I've been listening to a lot of full-cast audio dramas recently, as well as recording some of my own fiction in audio format, and it's clear how much more active the writing needs to be when it's performed.
But whether you're writing for audio or not, we can all learn to make our writing better through dramatic techniques, as Jules Horne explains in today's article.
How can you make your fiction bolder, clearer, more memorable? Try using dramatic techniques!
When I first got into playwriting and screenwriting, I was amazed at all the powerful techniques I found. Even though I’d written fiction and devoured writing books for breakfast, many were new to me.
And you really, really grow as a writer when you go see your first play, and the person next to you falls sound asleep. This still makes me laugh (thank you, Isle of Skye!). It also punctured any remnants of writer ego and made me roll up my sleeves and learn as much technique as possible.
What’s so special about dramatic techniques?
Everything that happens in a script has to be visual, physical and dynamic. It has to have in-built tension, like a sprung spring, to give it forward momentum. It also has to work in front of an audience. And script scenes are mostly linear, without the interior mind-meandering that’s possible in fiction.
So, scriptwriters learn a whole toolbox of techniques to create tension, avoid exposition and keep the action alive and present. Sounds useful for fiction? You bet!
I often use dramatic techniques in feeding back to students as a fiction ‘doctor’ (teaching Open University). Here are six of the most powerful ones.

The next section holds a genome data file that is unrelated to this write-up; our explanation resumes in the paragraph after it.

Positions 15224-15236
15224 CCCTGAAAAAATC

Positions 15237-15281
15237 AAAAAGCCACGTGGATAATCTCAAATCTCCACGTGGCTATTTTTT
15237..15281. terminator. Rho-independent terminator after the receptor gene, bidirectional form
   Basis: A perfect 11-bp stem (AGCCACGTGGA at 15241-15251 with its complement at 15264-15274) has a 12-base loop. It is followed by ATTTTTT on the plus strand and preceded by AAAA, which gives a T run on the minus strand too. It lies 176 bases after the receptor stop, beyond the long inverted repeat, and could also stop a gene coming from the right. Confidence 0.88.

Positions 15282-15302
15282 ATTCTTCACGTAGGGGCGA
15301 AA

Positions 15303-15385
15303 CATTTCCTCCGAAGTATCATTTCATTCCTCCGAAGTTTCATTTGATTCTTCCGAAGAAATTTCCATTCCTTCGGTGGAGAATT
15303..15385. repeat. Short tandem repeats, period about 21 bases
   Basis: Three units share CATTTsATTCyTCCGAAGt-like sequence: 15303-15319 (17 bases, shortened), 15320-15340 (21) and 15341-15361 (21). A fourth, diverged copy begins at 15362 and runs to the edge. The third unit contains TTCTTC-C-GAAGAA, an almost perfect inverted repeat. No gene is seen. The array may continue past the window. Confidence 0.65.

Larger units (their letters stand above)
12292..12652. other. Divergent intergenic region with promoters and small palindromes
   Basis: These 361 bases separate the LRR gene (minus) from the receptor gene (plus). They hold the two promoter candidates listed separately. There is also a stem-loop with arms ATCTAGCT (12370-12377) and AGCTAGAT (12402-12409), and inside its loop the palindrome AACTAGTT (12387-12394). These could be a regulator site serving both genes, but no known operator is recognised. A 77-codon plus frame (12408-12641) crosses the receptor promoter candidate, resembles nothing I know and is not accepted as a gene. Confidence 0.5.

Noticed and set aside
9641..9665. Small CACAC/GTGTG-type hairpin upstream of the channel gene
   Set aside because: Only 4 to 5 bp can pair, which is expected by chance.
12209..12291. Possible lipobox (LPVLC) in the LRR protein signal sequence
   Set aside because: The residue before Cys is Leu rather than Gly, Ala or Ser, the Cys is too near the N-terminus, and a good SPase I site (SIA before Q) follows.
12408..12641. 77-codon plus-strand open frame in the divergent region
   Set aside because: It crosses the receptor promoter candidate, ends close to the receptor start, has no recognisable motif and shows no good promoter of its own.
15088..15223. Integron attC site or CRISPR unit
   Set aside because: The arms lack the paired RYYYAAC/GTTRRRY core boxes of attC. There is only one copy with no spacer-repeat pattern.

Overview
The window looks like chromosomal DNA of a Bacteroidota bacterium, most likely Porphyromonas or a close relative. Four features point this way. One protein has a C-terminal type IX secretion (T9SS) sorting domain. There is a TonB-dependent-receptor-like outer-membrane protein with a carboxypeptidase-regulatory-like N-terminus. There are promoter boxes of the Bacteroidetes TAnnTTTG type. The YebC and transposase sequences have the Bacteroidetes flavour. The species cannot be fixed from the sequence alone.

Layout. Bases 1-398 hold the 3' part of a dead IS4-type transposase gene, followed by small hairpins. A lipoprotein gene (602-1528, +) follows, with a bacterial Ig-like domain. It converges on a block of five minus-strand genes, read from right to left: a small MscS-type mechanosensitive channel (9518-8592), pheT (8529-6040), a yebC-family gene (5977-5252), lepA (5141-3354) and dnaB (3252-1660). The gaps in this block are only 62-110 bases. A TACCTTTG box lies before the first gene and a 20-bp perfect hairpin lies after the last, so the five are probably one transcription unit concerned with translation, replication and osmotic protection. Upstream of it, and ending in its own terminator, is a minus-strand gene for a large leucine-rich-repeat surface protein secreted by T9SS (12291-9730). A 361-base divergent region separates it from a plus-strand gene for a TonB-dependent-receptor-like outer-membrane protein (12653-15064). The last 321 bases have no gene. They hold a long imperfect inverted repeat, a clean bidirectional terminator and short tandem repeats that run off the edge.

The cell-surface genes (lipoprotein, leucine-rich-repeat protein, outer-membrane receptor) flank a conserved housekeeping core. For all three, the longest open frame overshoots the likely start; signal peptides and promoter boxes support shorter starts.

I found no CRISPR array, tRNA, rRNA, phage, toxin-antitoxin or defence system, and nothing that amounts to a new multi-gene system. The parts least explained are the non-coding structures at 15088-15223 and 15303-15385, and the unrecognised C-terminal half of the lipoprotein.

1. Get physical – writing with objects
In drama, objects create a focus and point of negotiation between characters. They can help externalize status and power play, too. Shakespeare has some great examples – poor Richard II handing over his crown, the ass’s head and magic potions in A Midsummer Night’s Dream.
How to use this:
Brainstorm objects and things within your scene. Then brainstorm ways they can be used. Think verbs! Hide, destroy, mend, transfer, transform… What can your characters do with this object? Especially when they’re on opposite sides.
Pick the object with most resonance and interest, give the characters opposite objectives, and build a scene around it.
2. Turn monologue into dialogue
If you have too many reflective, interior scenes, your story can grind to a halt. Often, editing down a characters’ memories, musings and exposition can help. But it’s bolder to take a structural approach and give your character someone to talk to.
Wilson the volleyball in Cast Away is a brilliant example of monologue turned to dialogue. But it’s a non-speaking part! Shakespeare example: lovestruck Juliet could sigh and swoon all on her own. But much livelier to give her the fabulous Nurse to talk to!
How to use this:
Find a scene driven by your character’s memory, musing or exposition. Brainstorm ways to haul it outside their heads. Maybe an interlocuter? But not just an inert sounding board.
Give your character a dramatic reason to reflect, dream or explain. Something involving the other character. Again, active verbs are your friend: plead, persuade, shame. Brainstorm! Put the interlocutor in conflict with your main character. This will give your scene tension and energy.
3. Punch up exposition – use as ammunition